At least to me … the crowd, however, completely eats up “We’ll Say Goodbye,” mostly by dint of their obvious affection for Keith Plott. To be honest, this sort of confuses me. I mean, Plott does a good enough job on this recording, as he usually does with BF&A. But he is no powerhouse, nor is he particularly compelling as a soloist. Instead, he is a fine ensemble singer who holds his part down with aplomb but is hardly the guy you’d peg to create a cult-like response from an audience … but that’s just what happens here: the place lights up when Plott’s song is over, and later when Plott is introduced, the audience lets out Beatles-like screams and starts chanting his name “Keith! Keith! Keith!” in the way that sports fans might do when a favorite NBA center takes the court.
Similarly, my reaction to Plott - admirably serviceable but left my head intact at the end of it all - is a lot like my reaction to the project as a whole: impressed but not blown away. And I confess I really wanted to be knocked outta my seat by this project. But I wasn’t. Maybe it was overhyped (”a career-making project” or something to that effect, I seem to recall having read somewhere recently) or maybe it was just my nostalgia for live projects from the days of yore (think “Here I Am” from the Hoppers Live in Greenville, for instance). But the wildly enthusiastic response from the audience throughout the recording seems out of all proportion to the music itself, which hums along with fairly even-keeled efficiency, but like a healthy heartbeat never strays too far above or below the baseline. Even allowing for the possibility of overdubbed applause-tracks, this audience really took to BF&A. In part, I think this can be chalked up to the strangely powerful connection guest artists and personalities can make with host congregations in situations like this one. After all, if New Yark Sitty is exotic to the average sg fan, sg is probably no less exotic and quaintly charming to the average Brooklyn evangelical. So, in some sense the love-fest of the Christian melting pot that night (southern hicks - an image BF plays up repeatedly - careen into town in their bus to meet worldly Brooklynites for evening of praise and worship) probably accounts for some of the odd disconnect between the crowd’s response to the live concert and mine while listening to the recording.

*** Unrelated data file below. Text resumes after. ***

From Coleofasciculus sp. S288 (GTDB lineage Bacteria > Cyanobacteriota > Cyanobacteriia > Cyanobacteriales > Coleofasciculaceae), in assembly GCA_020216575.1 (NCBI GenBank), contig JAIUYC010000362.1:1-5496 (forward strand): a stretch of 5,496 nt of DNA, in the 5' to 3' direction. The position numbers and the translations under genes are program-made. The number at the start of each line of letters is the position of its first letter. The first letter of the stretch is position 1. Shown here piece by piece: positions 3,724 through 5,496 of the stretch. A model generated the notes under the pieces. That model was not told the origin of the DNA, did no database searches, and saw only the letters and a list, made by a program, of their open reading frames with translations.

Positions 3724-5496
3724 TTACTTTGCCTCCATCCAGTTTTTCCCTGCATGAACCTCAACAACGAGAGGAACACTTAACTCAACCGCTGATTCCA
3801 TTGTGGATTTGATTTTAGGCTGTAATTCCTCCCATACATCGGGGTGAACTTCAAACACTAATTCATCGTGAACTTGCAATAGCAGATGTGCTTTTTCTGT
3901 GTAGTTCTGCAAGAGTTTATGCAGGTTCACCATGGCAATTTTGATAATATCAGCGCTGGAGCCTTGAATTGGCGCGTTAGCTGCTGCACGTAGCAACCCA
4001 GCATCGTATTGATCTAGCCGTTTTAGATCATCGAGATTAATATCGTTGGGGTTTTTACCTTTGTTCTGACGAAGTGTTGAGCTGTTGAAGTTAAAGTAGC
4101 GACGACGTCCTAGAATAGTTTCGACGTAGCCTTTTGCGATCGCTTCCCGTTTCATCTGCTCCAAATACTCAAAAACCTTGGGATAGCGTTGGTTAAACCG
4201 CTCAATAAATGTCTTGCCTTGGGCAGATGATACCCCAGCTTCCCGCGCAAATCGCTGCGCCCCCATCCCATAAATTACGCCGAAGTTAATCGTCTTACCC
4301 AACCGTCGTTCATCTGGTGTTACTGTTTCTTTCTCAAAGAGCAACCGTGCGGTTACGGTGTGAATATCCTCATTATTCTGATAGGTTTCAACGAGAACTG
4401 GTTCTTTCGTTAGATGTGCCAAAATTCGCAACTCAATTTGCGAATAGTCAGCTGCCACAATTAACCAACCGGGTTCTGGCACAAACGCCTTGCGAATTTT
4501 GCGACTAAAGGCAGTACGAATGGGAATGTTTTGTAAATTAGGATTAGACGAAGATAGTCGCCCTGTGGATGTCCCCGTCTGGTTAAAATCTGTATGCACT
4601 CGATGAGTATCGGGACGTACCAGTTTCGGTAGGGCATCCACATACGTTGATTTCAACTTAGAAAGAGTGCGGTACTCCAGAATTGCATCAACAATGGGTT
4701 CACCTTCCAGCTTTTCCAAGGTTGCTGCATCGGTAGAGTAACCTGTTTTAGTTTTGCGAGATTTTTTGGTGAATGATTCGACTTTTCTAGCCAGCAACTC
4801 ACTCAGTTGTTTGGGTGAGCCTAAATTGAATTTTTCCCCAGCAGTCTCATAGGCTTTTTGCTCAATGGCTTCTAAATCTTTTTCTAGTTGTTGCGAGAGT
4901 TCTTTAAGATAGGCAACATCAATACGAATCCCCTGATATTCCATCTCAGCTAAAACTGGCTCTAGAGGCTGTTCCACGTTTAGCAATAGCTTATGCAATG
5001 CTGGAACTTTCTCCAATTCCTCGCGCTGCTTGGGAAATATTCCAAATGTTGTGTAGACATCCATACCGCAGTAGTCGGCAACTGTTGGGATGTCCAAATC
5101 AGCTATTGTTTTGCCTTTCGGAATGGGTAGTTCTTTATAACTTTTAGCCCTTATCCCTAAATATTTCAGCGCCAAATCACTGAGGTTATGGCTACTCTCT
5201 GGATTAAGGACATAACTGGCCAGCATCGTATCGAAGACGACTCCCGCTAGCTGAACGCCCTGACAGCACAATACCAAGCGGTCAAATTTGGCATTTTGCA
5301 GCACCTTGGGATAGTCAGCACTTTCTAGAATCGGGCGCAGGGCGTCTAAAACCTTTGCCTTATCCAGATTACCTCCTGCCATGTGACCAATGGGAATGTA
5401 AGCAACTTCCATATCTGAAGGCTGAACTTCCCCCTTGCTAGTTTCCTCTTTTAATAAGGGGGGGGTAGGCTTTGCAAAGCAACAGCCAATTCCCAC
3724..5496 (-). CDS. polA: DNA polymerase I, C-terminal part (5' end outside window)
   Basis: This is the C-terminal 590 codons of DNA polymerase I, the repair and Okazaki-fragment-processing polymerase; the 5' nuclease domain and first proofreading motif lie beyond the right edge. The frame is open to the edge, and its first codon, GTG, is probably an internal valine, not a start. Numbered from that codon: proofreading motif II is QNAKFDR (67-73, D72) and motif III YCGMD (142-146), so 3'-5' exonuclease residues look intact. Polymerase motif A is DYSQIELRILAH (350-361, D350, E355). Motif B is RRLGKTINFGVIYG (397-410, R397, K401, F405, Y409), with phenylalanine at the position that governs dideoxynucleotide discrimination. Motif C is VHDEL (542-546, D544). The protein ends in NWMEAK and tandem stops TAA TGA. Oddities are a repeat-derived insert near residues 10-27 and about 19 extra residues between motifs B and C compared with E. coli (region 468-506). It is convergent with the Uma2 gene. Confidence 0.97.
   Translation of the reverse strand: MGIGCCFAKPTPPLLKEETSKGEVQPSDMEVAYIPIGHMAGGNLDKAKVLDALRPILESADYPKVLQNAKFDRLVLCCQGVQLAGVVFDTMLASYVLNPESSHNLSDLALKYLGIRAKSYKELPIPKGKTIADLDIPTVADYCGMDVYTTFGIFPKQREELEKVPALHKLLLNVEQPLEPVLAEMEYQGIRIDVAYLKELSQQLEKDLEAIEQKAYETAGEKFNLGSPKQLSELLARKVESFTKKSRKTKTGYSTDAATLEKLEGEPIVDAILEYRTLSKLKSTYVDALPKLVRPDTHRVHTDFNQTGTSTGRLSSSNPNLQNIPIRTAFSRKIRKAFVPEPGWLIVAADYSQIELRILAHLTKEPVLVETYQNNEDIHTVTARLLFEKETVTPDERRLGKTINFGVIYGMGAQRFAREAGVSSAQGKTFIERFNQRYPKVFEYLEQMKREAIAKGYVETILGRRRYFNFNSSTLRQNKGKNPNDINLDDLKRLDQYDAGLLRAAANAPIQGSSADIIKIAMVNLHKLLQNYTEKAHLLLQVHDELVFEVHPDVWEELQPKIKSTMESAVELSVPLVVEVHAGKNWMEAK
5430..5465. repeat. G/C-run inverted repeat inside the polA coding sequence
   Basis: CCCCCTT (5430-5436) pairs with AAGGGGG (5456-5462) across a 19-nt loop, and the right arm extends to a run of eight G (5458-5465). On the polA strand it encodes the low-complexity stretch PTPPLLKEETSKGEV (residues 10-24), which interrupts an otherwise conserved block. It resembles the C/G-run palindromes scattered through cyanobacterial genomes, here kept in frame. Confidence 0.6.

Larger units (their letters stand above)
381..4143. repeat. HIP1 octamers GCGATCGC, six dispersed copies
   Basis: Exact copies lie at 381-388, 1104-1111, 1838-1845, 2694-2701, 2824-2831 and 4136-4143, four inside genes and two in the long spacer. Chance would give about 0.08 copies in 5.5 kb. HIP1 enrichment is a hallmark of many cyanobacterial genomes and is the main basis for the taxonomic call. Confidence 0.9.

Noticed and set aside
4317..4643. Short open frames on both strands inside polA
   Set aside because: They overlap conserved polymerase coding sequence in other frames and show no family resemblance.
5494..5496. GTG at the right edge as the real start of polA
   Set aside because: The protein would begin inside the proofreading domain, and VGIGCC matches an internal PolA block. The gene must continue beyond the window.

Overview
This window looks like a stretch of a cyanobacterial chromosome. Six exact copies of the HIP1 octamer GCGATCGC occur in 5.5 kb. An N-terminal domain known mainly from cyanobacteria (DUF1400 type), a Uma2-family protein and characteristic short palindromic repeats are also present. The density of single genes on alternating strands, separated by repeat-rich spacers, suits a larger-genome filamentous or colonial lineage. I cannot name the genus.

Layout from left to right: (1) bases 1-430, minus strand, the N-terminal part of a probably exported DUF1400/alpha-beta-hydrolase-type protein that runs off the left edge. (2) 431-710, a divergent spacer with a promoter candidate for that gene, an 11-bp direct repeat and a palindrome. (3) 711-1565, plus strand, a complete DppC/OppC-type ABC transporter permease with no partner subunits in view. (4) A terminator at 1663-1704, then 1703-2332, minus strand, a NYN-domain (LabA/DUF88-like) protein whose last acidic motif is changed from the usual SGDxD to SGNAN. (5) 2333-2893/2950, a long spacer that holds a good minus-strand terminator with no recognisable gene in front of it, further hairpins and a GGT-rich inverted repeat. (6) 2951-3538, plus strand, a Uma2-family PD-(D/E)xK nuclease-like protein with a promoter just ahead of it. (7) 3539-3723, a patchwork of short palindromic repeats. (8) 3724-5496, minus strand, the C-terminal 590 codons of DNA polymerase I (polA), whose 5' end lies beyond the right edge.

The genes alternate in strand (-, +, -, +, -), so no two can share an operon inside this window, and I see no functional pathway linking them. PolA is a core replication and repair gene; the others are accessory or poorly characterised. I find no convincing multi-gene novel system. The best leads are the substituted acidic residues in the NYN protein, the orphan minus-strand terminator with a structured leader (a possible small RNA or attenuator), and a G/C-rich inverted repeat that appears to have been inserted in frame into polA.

But still, that said: here I am, not a little bored with the whole thing. Sure there are moments. “For God So Loved” is the emotional core of the recording, a really fine song sung very well in this instance - the kinda thing you can play over again and again and enjoy anew each time. Likewise, “Long as I got King Jesus” is a smart choice to create some cultural variety in a project pegged in large part to its urban(e) location. But there’s a certain absence of spontaneity to the recording in aggregate that manages to dull even the sharp edges of BF&A’s uber-crisp delivery and moments of real oomph. The audience loves the event, and that’s great. But the intense bonding between BF&A and Christ Tabernacle congregation seems so tight that none of the energy in the room escapes to the rest of us.